Texas judge refuses bid to make child porn users pay damages
A federal judge in Texas Monday sentenced a man to two years in prison for possession of child porn, but refused to make him pay $3.4 million in restitution to the girl in the pictures. Prosecuting lawyers called the ruling a setback for victims of child porn.
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Judge Davis said it was too much. An order requiring Paroline to pay Amy the entire estimated restitution would violate the Eighth Amendment's prohibition on excessive punishments, the judge said in an 18-page opinion.Skip to next paragraph
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Instead, he said, the government must show which portion of Amy's injuries were proximately caused by Paroline's possession of the two photos. He said since the government was unable to precisely prove that issue, he would not order payment of restitution.
"Restitution in possession cases is an issue of first impression in district courts around the nation as the government has only recently begun seeking restitution from possessors of child pornography on behalf of victims," Davis said.
"The losses described in Amy's [expert] reports are generalized and caused by her initial abuse as well as the general existence and dissemination of her pornographic images," the judge said. "No effort has been made to show the portion of these losses specifically caused by Paroline's possession of Amy's two images."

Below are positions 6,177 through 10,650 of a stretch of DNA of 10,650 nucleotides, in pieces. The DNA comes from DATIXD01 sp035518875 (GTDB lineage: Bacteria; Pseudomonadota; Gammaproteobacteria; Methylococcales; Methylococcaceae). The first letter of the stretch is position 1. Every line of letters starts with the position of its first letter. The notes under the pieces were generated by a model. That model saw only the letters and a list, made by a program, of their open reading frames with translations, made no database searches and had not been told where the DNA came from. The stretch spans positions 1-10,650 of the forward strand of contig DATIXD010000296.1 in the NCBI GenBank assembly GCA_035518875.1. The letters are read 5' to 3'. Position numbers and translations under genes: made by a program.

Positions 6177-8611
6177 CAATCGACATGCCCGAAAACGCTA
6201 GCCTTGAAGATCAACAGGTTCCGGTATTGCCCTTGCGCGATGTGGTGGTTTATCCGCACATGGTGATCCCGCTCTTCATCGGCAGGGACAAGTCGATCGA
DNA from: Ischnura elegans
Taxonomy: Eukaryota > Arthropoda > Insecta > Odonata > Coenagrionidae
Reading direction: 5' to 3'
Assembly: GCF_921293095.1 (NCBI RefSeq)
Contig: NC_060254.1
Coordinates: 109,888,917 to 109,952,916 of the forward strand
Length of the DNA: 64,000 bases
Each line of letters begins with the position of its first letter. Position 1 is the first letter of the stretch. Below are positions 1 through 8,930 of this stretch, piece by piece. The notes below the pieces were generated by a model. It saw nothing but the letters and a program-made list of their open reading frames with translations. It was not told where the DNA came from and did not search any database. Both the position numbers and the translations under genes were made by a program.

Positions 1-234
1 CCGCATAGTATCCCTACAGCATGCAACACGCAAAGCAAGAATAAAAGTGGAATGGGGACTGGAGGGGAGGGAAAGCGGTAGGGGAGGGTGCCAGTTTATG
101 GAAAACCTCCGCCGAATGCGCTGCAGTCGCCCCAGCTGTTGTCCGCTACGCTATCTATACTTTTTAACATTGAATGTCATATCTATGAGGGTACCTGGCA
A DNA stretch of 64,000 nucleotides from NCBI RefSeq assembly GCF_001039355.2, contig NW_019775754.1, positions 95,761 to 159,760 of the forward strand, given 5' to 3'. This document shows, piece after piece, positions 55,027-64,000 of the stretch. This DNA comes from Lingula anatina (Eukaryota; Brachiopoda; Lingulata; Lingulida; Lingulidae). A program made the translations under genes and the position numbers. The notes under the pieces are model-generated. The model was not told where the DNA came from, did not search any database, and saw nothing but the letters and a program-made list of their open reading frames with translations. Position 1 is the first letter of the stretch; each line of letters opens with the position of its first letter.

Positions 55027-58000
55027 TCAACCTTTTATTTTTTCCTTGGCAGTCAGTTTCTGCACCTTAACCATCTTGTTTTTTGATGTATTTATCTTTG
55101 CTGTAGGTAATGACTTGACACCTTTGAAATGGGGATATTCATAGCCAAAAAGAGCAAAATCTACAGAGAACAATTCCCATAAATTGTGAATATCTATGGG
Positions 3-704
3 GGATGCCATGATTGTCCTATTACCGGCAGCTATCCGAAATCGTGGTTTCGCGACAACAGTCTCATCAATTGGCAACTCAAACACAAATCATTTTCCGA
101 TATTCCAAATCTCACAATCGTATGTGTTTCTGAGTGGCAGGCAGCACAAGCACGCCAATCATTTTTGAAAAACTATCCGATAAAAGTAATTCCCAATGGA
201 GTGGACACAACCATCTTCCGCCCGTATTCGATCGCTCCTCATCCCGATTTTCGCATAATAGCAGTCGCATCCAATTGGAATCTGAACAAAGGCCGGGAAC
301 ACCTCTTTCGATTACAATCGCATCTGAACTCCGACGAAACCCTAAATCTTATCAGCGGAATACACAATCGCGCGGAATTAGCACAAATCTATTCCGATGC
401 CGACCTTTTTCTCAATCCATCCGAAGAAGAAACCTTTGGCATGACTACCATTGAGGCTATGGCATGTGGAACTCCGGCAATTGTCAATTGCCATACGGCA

A federal judge in Maine recently reached the same conclusion, refusing to order restitution after finding that the government had failed to prove a particular loss to Amy by that defendant's possession of her photo.
Other courts have taken a different approach. Two federal judges in Florida have ordered two different defendants in that state to pay Amy restitution of nearly $3.3 million and $3.7 million. A federal judge in California ordered payment of $5,000 in restitution to Amy.
"The court's decision is a serious set-back for victims of child pornography like Amy in their effort to obtain just and timely restitution for the ongoing crimes perpetrated against them," Mr. Marsh said in a written statement.
"How can we, as a country, justify awarding tens of thousands of dollars in damages to record companies for downloading a single song, while criminals who exploit children pay nothing," he said.
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